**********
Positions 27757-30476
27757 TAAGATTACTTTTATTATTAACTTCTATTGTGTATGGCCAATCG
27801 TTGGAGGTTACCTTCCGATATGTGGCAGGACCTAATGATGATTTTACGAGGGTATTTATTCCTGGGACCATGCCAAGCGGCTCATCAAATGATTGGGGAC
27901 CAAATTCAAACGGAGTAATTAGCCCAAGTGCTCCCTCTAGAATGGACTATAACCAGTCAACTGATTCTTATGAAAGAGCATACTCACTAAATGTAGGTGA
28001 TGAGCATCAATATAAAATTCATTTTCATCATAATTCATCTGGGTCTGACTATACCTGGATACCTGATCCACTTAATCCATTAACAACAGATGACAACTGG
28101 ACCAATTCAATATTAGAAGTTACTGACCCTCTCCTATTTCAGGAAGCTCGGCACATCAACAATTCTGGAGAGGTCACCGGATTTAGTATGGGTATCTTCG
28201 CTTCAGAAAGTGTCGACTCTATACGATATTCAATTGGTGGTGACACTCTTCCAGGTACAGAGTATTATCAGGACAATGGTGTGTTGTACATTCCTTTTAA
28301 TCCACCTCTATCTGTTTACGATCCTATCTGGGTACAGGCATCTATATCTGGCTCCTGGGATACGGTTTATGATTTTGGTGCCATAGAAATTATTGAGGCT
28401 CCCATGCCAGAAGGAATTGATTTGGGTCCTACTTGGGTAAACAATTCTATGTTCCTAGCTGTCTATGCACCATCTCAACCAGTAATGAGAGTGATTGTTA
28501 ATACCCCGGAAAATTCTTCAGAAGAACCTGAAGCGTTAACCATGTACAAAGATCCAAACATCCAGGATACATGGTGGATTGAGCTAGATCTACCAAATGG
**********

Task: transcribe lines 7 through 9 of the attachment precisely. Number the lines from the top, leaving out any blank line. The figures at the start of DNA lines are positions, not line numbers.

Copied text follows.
28201 CTTCAGAAAGTGTCGACTCTATACGATATTCAATTGGTGGTGACACTCTTCCAGGTACAGAGTATTATCAGGACAATGGTGTGTTGTACATTCCTTTTAA
28301 TCCACCTCTATCTGTTTACGATCCTATCTGGGTACAGGCATCTATATCTGGCTCCTGGGATACGGTTTATGATTTTGGTGCCATAGAAATTATTGAGGCT
28401 CCCATGCCAGAAGGAATTGATTTGGGTCCTACTTGGGTAAACAATTCTATGTTCCTAGCTGTCTATGCACCATCTCAACCAGTAATGAGAGTGATTGTTA